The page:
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Robert Kerr (writer)
This eBook from the Gutenberg Project consists of approximately 647 pages of information about A General History and Collection of Voyages and Travels Volume 01.
This plain is so high and cold that no birds are to be found; and it is even said, that fires do not burn so bright in this place, and do not so effectually boil or dress victuals as in other places[9].  From hence, the way to Kathay leads, for forty days journey, between the east and the north-east, through mountains, hills, and vallies, in which there are many rivers, but no villages, neither any verdure, except that some huts and cottages are to be seen among the mountains; but the inhabitants are savage and wicked idolaters, who live by hunting, and are clothed in the skins of wild beasts; the country is called Palow[10].  After this you come to the province of Caschar[11], which is inhabited by Mahometans, who are tributary to the great khan of the Mongals or Tartars.  The soil is fertile, and the country is full of pleasant fields, gardens, and orchards, producing vines, fruit trees, cotton, hemp, and flax, and extends five days journey.  The inhabitants have a particular language, and have many merchants, manufacturers, and artizans, but they are so covetous, that they do not allow themselves either good meat or drink.  Among them there are some Nestorian Christians, who also have some churches,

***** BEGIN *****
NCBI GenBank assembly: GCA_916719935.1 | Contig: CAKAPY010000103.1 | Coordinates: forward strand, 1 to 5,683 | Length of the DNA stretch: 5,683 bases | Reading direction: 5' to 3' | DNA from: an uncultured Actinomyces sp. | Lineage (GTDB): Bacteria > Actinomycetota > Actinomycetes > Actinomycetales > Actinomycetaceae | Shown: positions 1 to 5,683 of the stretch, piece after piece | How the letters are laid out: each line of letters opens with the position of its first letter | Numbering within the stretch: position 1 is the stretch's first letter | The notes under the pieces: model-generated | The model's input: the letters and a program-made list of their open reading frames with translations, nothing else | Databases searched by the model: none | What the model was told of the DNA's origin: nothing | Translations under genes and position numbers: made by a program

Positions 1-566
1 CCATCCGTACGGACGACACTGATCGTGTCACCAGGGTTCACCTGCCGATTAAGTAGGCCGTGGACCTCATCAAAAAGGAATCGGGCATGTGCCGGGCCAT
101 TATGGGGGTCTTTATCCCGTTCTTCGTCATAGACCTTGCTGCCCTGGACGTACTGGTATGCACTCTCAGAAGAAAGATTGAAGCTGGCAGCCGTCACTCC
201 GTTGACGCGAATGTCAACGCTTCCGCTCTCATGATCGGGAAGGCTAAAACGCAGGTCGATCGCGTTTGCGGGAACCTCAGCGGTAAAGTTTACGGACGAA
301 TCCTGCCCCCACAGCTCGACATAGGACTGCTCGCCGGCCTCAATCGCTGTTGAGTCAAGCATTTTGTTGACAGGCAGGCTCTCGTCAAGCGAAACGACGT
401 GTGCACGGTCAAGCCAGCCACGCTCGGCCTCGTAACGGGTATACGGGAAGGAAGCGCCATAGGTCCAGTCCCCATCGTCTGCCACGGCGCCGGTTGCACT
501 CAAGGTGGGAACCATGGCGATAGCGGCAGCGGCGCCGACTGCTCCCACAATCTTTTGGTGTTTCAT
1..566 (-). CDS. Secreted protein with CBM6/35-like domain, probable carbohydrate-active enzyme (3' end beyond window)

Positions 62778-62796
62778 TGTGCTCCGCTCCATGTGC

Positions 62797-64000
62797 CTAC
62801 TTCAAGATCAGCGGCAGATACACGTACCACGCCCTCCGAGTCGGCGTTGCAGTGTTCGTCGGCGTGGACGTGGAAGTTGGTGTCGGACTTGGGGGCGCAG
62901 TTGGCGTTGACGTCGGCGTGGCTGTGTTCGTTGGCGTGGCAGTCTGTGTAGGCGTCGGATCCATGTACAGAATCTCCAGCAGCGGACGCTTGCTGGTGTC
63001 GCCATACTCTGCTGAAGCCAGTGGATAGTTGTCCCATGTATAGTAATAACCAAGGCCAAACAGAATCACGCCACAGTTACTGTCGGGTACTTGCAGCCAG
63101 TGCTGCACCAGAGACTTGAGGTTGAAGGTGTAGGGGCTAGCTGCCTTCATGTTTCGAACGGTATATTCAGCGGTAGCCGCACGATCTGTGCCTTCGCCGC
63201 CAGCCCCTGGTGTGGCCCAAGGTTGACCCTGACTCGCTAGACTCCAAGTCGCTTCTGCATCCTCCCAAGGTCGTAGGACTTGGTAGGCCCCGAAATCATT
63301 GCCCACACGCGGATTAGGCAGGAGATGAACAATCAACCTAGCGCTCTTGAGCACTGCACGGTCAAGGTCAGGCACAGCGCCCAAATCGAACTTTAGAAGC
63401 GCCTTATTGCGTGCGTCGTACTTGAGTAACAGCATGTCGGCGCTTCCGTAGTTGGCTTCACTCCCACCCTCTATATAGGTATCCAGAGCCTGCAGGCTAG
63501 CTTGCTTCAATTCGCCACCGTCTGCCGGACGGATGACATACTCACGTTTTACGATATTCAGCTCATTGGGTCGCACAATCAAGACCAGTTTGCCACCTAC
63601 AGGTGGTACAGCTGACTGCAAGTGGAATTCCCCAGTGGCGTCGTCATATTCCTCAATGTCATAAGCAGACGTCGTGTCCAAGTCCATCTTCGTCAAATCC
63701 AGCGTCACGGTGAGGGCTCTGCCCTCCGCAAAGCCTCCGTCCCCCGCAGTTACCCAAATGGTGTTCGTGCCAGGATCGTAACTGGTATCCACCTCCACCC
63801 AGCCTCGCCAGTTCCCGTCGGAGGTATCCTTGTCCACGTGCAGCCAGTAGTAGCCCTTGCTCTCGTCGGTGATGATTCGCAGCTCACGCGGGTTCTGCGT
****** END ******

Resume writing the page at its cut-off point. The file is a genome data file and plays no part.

[1] Called likewise Mulete or Alamut; Marco makes here a sudden
    return to the north-west of Persia; and from the abruptness of the
    transition, it has been probably disarranged in transcription.  This
    country has been likewise called the land of the Assassins; it is near
    Cashbin in Dilem, on the borders of Mazenderan.—­E.

[2] The last of these princes was named Moadin, who, as mentioned
    in the text, was made prisoner, and put to death by Houlagu-khan.  In
    the sequel of this work, there will be found other and more full
    accounts of this old man of the mountain, or prince of the assassins. 
    —­E.

[3] The transition seems here again abrupt, and unconnected; at
    least the intermediate country of Mazerderan and Chorassan to the
    desert, probably of Margiana, is very slightly passed over.—­E.

[4] In this section, Marco seems to trace his journey along with
    his father and uncle from Giazza towards Tartary; but the regular
    connection appears to have been thrown into confusion, by ignorant
    transcribers and editors.—­E.

[5] Probably Satugar of the modern maps, on the western border of
    Balk.—­E.

[6] Forster considers this place to be Scasse or Al-shash, on the
    river Sirr or Sihon, perhaps the Tashkund of modern maps, in the
    province of Shash.  The distances given by Marco must be strangely
    corrupted by transcribers and editors, or Marco must have forgot when
    he wrote his travels, perhaps twenty-six years after he passed this
    country, when only a boy.  The distance between Balk, on one of the
    branches of the Sihon or Oxus, and Shash on the Jihon or Sirr, is at
    least 350 miles in a straight line; which he appears to have travelled
    in five days, but which would more probably occupy fifteen.—­E.

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